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New webpage


A new year, a new website! I've redone my website again and now use my cool domain to host it.

It's mostly a blog and my plan is to write long-ish articles here from time to time, instead of the mostly really short articles from my old blog, although I've imported some of them, so it's not so empty here.

I first thought about redirecting everything from my old blog to here, but decided against it: I wanted a better URL schema and didn't want to keep all of my old articles here. If you are interested in the writings of old me, here is the old blog. I'll keep it around to prevent the links from breaking. But I'll include a link back to the new page to redirect visitors to this new shiny page :).

The backend is written in Go and uses MariaDB to store the blog articles. I thought about just using a static page generator (or using my own), but I really wanted a search function. In retrospect, I should have probably used PHP, since it's better suited for webpages and I would have been done earlier, but this was a great opportunity to write some Go after some time. Also I haven't really used the SQL abstraction in Go before. At first I didn't like it, but I got somewhat comfortable with it rather quickly. You can have a look at the source code (I'm not too happy with it right now, it sure could use some refactoring. But it's good enough for now and I want to work on other things for now).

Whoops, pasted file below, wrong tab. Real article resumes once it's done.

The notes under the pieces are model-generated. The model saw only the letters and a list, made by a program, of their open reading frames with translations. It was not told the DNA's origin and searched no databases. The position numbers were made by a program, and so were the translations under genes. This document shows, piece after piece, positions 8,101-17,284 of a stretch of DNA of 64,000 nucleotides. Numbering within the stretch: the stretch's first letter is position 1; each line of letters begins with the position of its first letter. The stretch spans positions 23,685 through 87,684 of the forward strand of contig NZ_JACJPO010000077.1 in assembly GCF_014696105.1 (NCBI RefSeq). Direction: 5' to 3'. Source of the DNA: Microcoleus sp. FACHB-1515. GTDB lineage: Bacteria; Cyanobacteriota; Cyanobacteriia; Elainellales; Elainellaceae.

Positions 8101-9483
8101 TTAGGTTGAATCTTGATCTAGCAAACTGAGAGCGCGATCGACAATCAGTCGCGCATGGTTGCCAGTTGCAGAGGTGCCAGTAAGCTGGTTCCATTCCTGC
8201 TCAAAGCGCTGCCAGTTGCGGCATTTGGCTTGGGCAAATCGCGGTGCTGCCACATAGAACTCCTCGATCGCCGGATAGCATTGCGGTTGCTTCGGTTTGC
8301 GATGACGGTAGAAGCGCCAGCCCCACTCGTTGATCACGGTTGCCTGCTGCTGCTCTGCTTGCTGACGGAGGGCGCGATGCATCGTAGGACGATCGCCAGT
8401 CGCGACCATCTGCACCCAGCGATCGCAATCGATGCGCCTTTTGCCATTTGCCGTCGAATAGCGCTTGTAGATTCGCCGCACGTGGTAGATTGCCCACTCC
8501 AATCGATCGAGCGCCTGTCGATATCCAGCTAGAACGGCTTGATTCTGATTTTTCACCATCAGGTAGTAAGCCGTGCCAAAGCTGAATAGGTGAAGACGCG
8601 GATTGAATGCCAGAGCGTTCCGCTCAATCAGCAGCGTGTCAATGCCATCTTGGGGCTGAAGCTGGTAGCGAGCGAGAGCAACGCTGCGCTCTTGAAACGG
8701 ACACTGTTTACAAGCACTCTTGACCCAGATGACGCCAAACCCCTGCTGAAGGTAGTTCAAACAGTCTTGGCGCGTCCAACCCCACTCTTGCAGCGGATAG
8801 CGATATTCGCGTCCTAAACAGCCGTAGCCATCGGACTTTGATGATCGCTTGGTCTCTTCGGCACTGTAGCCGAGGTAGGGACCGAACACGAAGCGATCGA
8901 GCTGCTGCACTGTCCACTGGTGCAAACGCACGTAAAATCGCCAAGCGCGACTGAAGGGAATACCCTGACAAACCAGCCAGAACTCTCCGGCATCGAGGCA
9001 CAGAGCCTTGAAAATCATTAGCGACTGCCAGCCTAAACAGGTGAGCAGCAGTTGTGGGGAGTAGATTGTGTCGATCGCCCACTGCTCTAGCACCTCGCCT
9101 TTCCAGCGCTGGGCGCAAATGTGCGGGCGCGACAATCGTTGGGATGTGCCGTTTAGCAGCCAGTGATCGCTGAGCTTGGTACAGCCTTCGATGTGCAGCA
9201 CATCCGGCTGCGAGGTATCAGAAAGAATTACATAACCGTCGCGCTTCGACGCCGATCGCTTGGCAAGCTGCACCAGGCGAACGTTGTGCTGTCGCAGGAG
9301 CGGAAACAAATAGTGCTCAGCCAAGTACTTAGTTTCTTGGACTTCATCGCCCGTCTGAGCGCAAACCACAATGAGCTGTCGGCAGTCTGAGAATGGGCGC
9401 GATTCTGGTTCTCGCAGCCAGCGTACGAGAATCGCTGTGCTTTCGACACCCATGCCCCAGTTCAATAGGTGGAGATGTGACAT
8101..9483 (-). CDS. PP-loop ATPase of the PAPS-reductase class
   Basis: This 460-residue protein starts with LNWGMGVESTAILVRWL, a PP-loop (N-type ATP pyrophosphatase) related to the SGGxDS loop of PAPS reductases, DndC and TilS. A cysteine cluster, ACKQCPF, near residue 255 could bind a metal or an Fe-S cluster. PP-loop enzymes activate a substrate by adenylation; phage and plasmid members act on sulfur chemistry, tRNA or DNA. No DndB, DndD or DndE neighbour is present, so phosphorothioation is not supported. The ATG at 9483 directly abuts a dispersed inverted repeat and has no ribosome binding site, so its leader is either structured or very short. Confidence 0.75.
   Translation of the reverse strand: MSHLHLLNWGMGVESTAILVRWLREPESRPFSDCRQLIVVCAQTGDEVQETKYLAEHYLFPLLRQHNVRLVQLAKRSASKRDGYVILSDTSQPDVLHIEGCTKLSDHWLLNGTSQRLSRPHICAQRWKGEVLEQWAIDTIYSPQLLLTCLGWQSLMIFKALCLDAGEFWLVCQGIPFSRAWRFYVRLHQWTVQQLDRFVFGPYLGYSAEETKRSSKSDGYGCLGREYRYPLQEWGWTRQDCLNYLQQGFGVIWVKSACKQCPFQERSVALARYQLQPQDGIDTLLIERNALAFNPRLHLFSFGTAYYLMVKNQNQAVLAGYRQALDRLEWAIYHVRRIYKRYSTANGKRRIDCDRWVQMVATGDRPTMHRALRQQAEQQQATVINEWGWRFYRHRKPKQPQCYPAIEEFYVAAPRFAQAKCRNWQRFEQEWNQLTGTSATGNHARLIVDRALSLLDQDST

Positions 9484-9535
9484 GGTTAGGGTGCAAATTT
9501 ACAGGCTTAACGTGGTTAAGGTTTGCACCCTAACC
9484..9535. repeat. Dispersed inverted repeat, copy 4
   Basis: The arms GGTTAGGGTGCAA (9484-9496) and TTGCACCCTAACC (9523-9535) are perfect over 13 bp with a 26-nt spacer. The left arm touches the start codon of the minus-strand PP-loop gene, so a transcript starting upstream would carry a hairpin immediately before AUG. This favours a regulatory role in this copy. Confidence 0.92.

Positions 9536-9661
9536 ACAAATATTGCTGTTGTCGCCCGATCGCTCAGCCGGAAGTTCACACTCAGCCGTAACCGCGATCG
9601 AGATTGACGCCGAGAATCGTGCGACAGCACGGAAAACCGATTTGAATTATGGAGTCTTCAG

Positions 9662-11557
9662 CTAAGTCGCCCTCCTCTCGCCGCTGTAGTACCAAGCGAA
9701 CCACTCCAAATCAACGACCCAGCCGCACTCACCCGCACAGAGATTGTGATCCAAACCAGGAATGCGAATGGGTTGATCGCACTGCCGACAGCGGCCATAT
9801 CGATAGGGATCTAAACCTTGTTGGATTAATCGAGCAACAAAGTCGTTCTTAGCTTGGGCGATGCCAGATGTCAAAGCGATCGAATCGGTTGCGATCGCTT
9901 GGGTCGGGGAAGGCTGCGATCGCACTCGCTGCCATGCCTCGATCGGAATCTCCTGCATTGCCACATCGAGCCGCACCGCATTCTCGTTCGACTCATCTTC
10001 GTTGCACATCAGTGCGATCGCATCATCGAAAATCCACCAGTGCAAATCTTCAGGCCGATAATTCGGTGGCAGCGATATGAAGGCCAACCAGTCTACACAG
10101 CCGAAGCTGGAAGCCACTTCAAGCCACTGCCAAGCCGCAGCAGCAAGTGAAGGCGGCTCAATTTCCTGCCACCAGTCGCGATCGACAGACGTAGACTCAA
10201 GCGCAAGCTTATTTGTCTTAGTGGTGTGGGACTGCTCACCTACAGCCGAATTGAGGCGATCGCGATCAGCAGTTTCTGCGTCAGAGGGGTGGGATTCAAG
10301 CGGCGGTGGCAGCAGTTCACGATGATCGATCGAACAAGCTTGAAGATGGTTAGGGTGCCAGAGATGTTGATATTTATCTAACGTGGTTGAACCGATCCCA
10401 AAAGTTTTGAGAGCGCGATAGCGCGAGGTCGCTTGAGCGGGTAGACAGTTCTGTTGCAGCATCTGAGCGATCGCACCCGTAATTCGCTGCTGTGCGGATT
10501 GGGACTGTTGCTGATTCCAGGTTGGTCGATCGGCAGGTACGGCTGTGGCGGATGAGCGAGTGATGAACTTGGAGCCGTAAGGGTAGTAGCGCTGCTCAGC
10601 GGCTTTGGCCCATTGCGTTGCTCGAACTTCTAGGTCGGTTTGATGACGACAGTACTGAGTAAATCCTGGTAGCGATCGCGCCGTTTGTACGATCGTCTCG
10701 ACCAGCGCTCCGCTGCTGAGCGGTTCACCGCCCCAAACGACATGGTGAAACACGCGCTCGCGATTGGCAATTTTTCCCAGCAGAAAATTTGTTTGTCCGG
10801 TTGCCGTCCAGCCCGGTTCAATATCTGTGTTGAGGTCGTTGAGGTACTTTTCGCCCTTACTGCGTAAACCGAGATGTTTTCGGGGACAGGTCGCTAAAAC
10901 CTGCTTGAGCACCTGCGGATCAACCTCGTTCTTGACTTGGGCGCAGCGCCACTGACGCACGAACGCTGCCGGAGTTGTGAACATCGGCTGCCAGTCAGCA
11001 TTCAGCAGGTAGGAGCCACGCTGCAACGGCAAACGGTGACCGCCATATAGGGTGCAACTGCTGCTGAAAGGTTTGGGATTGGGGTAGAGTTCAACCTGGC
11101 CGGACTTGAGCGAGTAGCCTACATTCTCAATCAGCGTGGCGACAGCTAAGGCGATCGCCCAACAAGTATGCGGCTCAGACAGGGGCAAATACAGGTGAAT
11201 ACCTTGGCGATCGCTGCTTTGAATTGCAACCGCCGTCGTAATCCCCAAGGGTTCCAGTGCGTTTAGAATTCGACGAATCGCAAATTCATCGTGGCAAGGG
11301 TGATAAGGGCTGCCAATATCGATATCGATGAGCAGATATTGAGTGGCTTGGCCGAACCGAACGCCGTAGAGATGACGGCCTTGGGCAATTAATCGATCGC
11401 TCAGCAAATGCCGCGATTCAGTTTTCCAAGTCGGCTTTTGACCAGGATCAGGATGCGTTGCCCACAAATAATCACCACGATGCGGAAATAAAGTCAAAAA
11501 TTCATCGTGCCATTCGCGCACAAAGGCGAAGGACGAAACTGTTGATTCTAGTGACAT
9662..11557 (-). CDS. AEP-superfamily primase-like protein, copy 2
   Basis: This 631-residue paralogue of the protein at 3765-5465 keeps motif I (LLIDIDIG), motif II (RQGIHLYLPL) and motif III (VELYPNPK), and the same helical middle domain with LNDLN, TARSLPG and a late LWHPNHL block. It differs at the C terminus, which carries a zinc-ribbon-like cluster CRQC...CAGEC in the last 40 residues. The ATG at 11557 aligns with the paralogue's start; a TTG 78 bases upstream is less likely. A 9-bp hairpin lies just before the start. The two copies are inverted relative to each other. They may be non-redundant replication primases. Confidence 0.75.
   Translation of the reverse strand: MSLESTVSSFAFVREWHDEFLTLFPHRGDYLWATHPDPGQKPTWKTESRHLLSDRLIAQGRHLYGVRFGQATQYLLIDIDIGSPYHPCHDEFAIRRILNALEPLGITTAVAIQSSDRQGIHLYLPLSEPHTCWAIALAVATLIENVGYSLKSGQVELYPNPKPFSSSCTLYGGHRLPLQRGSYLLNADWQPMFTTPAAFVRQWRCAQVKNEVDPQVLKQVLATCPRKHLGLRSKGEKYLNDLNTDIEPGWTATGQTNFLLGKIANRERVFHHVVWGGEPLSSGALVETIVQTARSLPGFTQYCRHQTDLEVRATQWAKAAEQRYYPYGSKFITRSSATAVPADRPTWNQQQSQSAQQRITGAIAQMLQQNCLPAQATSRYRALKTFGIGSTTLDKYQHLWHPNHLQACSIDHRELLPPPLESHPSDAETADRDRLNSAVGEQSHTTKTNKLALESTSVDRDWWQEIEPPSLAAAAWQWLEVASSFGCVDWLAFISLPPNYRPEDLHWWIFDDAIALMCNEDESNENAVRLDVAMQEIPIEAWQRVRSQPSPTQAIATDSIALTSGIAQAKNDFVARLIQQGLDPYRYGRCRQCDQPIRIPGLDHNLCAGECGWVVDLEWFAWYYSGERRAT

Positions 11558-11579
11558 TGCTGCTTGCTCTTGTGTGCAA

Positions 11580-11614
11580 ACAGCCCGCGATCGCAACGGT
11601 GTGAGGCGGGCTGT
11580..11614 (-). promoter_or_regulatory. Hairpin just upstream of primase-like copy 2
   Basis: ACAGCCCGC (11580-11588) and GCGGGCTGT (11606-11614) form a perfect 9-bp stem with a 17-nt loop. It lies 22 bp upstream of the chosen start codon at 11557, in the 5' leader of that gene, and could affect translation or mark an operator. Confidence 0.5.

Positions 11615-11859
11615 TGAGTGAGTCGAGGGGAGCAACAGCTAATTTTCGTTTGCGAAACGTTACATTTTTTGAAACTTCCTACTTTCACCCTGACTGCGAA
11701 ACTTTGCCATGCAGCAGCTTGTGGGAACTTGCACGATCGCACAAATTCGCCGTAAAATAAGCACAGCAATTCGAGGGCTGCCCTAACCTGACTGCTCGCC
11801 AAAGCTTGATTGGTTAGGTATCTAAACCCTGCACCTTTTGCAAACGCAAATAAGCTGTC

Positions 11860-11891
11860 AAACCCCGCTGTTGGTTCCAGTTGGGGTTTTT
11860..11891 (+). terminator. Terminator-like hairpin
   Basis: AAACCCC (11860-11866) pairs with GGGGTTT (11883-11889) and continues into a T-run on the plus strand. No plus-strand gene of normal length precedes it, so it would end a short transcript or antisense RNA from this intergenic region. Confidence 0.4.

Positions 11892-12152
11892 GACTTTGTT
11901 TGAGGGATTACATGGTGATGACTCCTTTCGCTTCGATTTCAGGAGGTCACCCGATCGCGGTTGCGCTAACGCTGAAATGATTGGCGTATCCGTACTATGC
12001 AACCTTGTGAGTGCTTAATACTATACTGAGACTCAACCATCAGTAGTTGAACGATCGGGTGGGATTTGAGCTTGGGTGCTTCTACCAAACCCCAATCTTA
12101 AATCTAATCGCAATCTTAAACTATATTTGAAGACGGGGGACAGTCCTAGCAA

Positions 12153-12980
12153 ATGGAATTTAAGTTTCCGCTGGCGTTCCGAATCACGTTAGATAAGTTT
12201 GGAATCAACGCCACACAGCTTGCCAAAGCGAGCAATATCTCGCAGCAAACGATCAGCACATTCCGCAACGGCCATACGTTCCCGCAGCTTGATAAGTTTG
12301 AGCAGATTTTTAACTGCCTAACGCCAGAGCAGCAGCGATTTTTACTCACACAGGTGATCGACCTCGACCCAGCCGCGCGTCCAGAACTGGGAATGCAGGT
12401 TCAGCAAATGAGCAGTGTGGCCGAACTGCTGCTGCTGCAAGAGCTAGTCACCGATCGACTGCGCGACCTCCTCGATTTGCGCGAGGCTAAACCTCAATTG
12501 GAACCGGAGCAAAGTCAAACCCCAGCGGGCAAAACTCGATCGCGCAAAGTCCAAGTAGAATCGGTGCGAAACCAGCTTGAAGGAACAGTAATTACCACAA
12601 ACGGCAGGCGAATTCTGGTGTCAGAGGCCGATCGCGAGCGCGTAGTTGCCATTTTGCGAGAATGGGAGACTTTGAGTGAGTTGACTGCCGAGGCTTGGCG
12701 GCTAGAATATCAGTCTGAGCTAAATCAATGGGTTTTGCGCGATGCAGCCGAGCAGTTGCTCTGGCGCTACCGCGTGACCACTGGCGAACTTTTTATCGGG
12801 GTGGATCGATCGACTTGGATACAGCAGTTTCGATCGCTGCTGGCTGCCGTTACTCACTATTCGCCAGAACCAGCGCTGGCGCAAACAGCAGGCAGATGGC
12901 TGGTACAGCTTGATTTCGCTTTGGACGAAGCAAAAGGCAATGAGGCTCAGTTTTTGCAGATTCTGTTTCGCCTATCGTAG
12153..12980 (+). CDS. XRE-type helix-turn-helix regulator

I now write articles and other content on my computer as markdown files, upload them to my server and trigger an update command, which will parse the files and populate the database. Being able to write the articles as plain text files makes it a much more pleasant experience to write them for me.

Also, I like that it has a dark mode (using @media queries that check for the prefers-color-scheme property) and syntax highlighting of code blocks (using Chroma as the highlighter and goldmark-highlighting to integrate it into the goldmark Markdown parser/renderer):

package main

import "fmt"

func main() {
    fmt.Println("Hello World!")

Isn't that cool?